Sometimes Things Really Happen, take 2

Part 1 of this post has not been published, because it’s close to 3,000 words and I cannot see the end. I got a bit carried away, creating a narrative and the right tone, proofreading and re-writing as I went.

Let me go back to the beginning, before that post went awry.

In May, weeks before my birthday, I started writing an evaluation of my life over the previous year, with the intent of identifying what kind of changes had occurred, and how I’ve grown and changed. Or not.

A year ago

I had a crush on an attractive bartender who lacked any noticeable substance. I had a one night stand* with someone who looked at me with awe. Since then, my need to feel wanted ceased.

I recognized and embraced my own uniqueness that comes in so many forms; my love for animals, riding horses, my little bratty bird; more than a writer, I’m an artist; I surround myself with plants. I’m hella accomplished, hella smart, and always try to be friendly, be kind, and do good.

Around the time of the bartender and one night stand, I put my party ways away for good. I transitioned into the next installment of life. The financially responsible one, that is dedicated, committed, and loyal to friends and projects that I care about.

For years I was extracting poison that lingered, from a source I refused to acknowledge, in a successful attempt to move on.

(That’s right. Successfully.)

I have an entire life to lose. It’s filled with things that matter, like being a real, functioning human. Existing in the world, in the peripheral of strangers’ worlds. To see and be seen. To radiate existence.

A Year of Progress

I became less passive aggressive, but still too possessive. It’s jealousy. I feel threatened by other peoples’ skills and accomplishments, as if they invalidate mine. But the fewer passive aggressive, possessive, insecure people I spend time with, the less inclined I am to feel any of those things.

Many times jealousy has lit a fire under my ass and inspired me to create, but I don’t think art can be created from jealousy. Art can be inspired by happiness, sadness, anger, hopelessness, loneliness… most things. To me, jealousy seems too impure of an emotion to inspire. I don’t want to create based on the desire to best than another creator. That seems very lonely.

Even though I (mostly) don’t let me jealousy get the best of me—I cannot begrudge quality, no matter what my insecurity says—I can question the honesty, vulnerability, sincerity, of other art. Criticism is fair, even if it stems from jealousy. Honest, respectful, sincere feedback.

I do not like ostentatious shows of self-praise or accomplishment—YES, there’s a difference between being proud and being a braggart—but I learned to temper my humility, a trait tied to my insecurity, and express myself in a way that is comfortable and which is intrinsic to my education. Like hey, guess what, I’m smart and I’m educated. I paid for this shit and I won’t pretend to be less than so other people feel comfortable when I speak.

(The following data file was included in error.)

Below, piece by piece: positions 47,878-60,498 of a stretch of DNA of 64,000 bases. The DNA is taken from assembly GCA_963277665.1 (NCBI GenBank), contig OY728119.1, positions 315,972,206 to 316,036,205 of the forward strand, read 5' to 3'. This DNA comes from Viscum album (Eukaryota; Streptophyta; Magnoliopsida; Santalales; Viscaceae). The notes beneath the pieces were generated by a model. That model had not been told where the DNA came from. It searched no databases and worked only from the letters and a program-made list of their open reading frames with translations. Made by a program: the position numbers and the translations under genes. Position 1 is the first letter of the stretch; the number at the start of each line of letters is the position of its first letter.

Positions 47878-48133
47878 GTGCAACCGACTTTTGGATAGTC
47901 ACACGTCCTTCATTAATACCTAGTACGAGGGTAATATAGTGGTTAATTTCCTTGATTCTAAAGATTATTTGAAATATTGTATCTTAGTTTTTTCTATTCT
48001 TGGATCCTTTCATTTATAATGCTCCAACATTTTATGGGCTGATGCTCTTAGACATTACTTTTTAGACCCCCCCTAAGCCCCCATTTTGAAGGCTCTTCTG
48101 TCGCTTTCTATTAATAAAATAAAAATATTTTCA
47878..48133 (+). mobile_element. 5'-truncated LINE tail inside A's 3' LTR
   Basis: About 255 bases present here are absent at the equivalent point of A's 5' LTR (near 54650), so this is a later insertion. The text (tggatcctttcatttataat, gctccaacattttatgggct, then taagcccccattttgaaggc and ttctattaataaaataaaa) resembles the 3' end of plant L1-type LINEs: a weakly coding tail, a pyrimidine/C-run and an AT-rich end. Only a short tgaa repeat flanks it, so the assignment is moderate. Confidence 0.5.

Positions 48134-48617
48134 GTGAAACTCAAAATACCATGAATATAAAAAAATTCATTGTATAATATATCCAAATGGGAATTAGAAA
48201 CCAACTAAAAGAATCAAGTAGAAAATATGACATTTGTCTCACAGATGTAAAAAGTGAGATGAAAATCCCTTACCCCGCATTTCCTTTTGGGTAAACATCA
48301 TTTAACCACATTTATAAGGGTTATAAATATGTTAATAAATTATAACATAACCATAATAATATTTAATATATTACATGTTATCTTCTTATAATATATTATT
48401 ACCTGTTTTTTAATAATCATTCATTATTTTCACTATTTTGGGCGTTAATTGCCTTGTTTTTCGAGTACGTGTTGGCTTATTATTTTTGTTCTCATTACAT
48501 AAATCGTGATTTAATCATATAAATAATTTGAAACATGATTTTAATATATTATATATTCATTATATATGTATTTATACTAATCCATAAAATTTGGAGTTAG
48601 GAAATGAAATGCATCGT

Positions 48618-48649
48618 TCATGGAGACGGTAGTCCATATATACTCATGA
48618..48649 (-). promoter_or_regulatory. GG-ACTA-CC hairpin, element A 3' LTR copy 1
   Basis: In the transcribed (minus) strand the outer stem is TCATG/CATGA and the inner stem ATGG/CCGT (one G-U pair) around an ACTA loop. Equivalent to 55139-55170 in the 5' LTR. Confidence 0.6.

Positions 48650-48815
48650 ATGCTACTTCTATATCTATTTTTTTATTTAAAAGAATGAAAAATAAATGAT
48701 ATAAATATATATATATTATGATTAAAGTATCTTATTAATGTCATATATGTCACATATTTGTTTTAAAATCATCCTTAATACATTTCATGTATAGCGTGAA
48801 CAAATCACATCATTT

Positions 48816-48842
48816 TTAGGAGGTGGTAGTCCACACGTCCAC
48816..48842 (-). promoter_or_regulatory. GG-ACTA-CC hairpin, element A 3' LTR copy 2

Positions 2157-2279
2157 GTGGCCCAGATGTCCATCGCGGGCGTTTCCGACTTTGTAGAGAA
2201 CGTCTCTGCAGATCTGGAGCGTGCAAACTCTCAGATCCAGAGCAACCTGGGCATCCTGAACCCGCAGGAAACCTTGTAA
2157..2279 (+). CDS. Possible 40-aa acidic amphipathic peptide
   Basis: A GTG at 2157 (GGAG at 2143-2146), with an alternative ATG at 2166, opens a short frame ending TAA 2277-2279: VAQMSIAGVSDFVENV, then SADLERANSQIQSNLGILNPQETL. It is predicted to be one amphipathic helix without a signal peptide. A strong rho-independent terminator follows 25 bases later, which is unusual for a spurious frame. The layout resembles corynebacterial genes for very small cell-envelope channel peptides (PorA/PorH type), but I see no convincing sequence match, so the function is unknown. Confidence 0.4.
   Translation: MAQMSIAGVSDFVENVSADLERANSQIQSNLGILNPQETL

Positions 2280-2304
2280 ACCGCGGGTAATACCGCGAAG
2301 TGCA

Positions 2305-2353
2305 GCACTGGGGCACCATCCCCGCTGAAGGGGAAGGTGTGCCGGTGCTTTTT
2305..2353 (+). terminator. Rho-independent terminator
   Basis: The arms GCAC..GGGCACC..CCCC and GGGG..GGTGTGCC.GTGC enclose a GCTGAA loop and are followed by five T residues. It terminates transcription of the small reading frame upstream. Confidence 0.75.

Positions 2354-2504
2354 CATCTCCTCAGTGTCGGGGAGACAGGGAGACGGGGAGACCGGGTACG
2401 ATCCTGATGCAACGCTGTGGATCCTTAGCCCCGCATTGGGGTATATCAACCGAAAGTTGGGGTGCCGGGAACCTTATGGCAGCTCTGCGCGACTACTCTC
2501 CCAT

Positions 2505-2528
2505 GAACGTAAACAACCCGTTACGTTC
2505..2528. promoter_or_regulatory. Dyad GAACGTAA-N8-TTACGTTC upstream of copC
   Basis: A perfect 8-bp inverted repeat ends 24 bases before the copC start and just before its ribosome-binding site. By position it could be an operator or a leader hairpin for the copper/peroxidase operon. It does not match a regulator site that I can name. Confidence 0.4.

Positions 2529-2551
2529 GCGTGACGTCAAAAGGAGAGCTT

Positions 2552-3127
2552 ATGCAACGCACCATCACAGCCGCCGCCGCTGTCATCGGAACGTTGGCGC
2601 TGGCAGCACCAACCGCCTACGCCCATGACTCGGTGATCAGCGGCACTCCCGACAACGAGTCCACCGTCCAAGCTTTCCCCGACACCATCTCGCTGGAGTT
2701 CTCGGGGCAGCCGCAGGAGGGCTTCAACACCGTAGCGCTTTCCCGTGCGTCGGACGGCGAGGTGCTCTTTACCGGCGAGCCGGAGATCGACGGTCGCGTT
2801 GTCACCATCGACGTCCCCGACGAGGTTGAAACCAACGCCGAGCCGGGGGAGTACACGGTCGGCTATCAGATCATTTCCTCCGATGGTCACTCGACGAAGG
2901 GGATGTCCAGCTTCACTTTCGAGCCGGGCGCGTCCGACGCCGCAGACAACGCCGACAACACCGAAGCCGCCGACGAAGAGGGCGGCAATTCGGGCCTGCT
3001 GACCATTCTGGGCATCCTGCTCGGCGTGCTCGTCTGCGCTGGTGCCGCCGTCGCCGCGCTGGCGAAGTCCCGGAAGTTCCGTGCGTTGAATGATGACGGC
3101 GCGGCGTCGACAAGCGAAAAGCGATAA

And where am I now?

At an office job in the best office environment I’ll ever find, not that I was searching in the first place. I’m exhausted by Friday; being around people is exhausting, making eye contact, saying hello, making actual conversation. And then there’s the part where I do work on a computer all day, and talk about work on conference calls, and talk to my team about strategies for work.

After the first couple of months, feeling like I was back in high school, I got past the curves of settling into my place. I’m not the same as my high school-self, and I’m not the same as my one year ago-self.

like work. I like the people in this community. The work challenges my mind.


A woman can be many things at once.

Because still I am my high school-self, and she is my elementary school self. I do the work to be more than the young women before me, and there is more work to do. I think there always will be, but want to do that work, and I try my best.

There you have it. A blog post that, by my standards, is unfinished and unremarkable. I don’t want to post it but I don’t want to keep writing it. The only way I would feel satisfied publishing these words would be if I spent all my time going over every word choice countless times, cutting, pasting, re-arranging, only to decide the original was best. But to even write a complete post would take weeks, if I really committed. But this is a personal blog, not the New York Times. So I’m DONE.

I think that’s progress.


Trivializing My Mental Illness, Can You Not?

I am not particularly good at speaking up in the moment, so when a friend told me that a TV show cured their depression, my eyes bugged out of their sockets but my mouth stayed shut.

I know that was a throwaway comment not at all meant to trivialize depression, but it did. I have dealt with depression for well over a decade and with it: anxiety (general anxiety, social anxiety, obsessive & compulsive tendencies), occasional panic attacks, constant irritability, apathy, inability to acknowledge accomplishments or feel rewarded by them, lack of emotional reactivity, constant fatigue, weight gain, lack of appetite and surprising weight loss, insomnia since I was 10 (the earliest I can remember, though it likely began before then), headaches from the moment I wake up, sometimes migraines, and psychomotor slowing and agitation!

And then there was a period in my early teenage years when I thought about dying every day.


Yes, I looked up all of those symptoms, for two reasons. One, because when I try to think of how depression has affected my life, I always draw a blank, the same way I’m unable to answer a question on the spot (or speak up in the moment); my brain cannot cut through the fog quickly enough to do so.  Two, I can’t remember a time before I felt this way, cannot remember what my life was like before, and cannot say how depression has affected me, because depression is my life. I have only recently, the past year at most, begun to extrapolate my actual personality, sense of self from the condition that grew roots so deep into my being and wove them so tightly around every fiber that I didn’t know that the depression was not me.